Catherwood & Stephens Do Amaze and Inspire Me

CatherwoodYes, it’s undeniably true: I am fascinated by Mssrs. Catherwood and Stephens – and now in colour!

So, here’s a quick reminder. These are the guys who, in 1840, set out and trekked around Mexico and Central America documenting all sorts of stuff. Stephens wrote a major tome entitled ‘Incidents of Travel in Central America, Chiapas and Yucatán’ published in 1841. The illustrations, miracles that they are, were by Dr. Catherwood.

But I’ve never seen them in colour, as my very prized 1st.-edition of the aforementioned tome has all the illustrations in black and white (as line drawings). So, twice in one day, today, I discover two places: one in a travel brochure (more on this shortly) and the other on a website, where Catherwood’s illustrations are presented in living color (see, I can spell it both ways). Yes, I know, it’s probably just me and everyone else knows!

So why is this so important to me? Well, just like the images from ‘Nights and Days on the Gypsy Trail’, (see a previous post) being able to visualise places and settings when you are writing a musical theatre piece for the stage is sort of important! For example, Continue Reading →

Nights and Days on the Gypsy Trail (1922)

This is an image from the non-fiction volume, ‘Nights and Days On the Gypsy Trail’ published in 1922. Written by an American of Gypsy descent, Irving Brown, I finally obtained a copy of this book that I had heard about, but never actually seen available. To be fair, I was looking for a 1st. Edition and not a reprint.

Reviewer ‘Black Cat’ rated this 3 stars out of 5 on goodreads.com. This is what he says:

“The author, Irving Brown, travels to different cities in Spain looking for Spanish Gypsies: their folklore, music, customs, language and more… The book reveals the nature of the spanish gypsy: care-free, passionate, lyric, impulsive and generous with their “kind.”

Not exactly illuminating – but accurate.

I started out reading this curiosity and not very long into the book, had a distinct feeling that this book, written in purple prose, was nothing but a paen to a nostalgic view of Andalusian gypsies that never existed. But I persevered and read on a bit further.

At some point thereafter, I thought: this book is written in 1921 and who am I to pass judgement on what was the reality of Gypsy culture in Andalusia throughout this period.

With descriptions like this:

“…IMAGINE yourselves in a square cave hollowed from the rock. A little Spanish Gypsy girl is dancing an abulea to the accompaniment of a wild song and the vibrant notes of a guitar. Other Gypsies sitting tensely on the rims of their chairs, in a half circle about the dancer, are beating time with vigorous handclaps, and Continue Reading →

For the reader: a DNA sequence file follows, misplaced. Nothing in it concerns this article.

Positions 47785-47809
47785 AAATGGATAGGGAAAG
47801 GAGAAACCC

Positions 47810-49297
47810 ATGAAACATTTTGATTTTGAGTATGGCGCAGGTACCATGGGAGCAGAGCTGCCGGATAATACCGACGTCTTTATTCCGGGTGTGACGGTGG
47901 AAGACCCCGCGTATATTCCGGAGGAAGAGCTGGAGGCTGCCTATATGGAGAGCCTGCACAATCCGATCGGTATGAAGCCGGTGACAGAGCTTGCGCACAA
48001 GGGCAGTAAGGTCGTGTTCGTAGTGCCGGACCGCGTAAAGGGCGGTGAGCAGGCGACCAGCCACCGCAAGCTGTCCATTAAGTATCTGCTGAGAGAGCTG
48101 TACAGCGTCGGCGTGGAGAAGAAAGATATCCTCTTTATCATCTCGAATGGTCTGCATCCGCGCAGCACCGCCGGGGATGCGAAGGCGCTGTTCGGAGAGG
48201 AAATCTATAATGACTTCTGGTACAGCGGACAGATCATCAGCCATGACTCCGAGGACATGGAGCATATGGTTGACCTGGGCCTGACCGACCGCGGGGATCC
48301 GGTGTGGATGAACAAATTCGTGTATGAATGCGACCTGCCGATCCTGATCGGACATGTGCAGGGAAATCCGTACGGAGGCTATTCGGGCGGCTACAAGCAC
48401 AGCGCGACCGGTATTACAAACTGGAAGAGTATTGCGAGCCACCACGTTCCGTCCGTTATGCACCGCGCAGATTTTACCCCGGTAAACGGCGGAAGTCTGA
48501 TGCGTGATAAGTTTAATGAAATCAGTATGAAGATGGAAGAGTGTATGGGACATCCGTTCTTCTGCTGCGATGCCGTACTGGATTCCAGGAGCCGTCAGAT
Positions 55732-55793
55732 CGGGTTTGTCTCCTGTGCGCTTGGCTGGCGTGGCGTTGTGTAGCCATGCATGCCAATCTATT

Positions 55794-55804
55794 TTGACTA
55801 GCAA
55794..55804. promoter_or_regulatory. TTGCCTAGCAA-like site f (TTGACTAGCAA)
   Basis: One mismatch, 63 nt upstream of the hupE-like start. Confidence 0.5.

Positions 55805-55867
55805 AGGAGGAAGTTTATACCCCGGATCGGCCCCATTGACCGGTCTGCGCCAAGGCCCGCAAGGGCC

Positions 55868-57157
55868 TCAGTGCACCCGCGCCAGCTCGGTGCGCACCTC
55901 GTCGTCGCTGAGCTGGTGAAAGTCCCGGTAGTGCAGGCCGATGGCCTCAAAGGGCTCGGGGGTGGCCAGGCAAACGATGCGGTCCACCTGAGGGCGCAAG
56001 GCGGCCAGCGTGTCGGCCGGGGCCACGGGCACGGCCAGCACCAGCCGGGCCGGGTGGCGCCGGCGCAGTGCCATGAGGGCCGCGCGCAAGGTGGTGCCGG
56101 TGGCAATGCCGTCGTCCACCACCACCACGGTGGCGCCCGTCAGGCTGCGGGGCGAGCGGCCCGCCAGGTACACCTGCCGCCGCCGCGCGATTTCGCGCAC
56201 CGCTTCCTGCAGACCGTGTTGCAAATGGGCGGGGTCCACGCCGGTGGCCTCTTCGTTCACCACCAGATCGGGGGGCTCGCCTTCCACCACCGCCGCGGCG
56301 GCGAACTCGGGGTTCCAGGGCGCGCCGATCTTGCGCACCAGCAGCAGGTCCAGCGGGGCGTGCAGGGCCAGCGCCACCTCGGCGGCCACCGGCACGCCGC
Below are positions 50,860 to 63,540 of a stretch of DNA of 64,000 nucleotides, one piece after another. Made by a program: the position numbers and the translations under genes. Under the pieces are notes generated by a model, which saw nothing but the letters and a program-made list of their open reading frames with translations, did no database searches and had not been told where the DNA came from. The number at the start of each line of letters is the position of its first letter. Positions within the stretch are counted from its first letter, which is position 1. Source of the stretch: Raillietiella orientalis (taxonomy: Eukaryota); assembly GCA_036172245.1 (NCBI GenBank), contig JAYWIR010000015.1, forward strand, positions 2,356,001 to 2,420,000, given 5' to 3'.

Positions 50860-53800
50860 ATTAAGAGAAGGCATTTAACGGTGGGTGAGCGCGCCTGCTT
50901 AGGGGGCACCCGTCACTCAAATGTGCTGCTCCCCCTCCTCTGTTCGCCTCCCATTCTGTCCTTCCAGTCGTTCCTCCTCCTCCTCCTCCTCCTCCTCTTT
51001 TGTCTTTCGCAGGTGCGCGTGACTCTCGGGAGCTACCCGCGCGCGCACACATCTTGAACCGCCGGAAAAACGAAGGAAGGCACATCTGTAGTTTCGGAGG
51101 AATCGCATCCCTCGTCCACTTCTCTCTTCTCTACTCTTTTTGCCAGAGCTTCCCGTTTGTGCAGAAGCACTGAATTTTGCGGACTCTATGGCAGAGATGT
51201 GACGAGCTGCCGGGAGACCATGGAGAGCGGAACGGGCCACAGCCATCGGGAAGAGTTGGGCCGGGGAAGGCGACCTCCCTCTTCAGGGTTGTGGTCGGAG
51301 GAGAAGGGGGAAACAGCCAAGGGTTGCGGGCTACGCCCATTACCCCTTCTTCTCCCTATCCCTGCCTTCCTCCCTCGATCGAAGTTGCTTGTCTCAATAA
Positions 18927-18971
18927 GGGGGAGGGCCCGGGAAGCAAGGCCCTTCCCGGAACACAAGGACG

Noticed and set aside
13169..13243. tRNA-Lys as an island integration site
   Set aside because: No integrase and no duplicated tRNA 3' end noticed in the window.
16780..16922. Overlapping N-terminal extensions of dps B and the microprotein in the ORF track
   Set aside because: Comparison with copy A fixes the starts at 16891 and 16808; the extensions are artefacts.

Museo de la Canción Yucateca (Museum of the Yucatecan Song)

Located on Calle 57 near Calle 50, the Museo de la Canción Yucateca is one of the great places to visit in Mérida – and fundamentally important as an archive for researching music for The Mapmaker’s Opera!

The museum was founded on November 5, 1978, at the initiative of Mrs. Rosario Caceres Baqueiro Chamomile, granddaughter of the composer Cyril Baqueiro Preve “Chan-Cyl”.

The song, ‘Dark Night of the Soul’ from Act I of the musical – which I’ve written about in a previous post – is specifically inspired by the style of music called Trova Yucateca. Of course, I’m not myself writing, or attempting to write original ‘Trova’ but adapting some of the musical elements of the style into a Broadway soundscore. At any rate, it’s not a good idea to attempt to Continue Reading →

An Introduction To Classical Guitars

Guitars History ImageThis post is really a precis of a terrific article in Gramophone (June 2012) by William Yeoman. My take on this is that when you find a beautifully concise and elegant little article on the how the classical guitar has evolved from the 16th-Century Spanish courts, up to today, go with it!

In the C16, the two instruments in common use were the four-course (a course is a double string arrangement, rather than a single string) Renaissance guitar and the lute (image far left).

The guitar of the 17C became physically larger and more ornate in decoration, as well as a fifth-course being added (image No. 3). During this Baroque period, the technique of playing generally improved including the use of strumming (rasgueado) and plucking the strings (punteado). This was also the century of Gaspar Sanz (see a previous post about his music) and the period rings with dances entitled Preludes, Allemandes, Sarabandes, Chaconnes and other lovely French words! Continue Reading →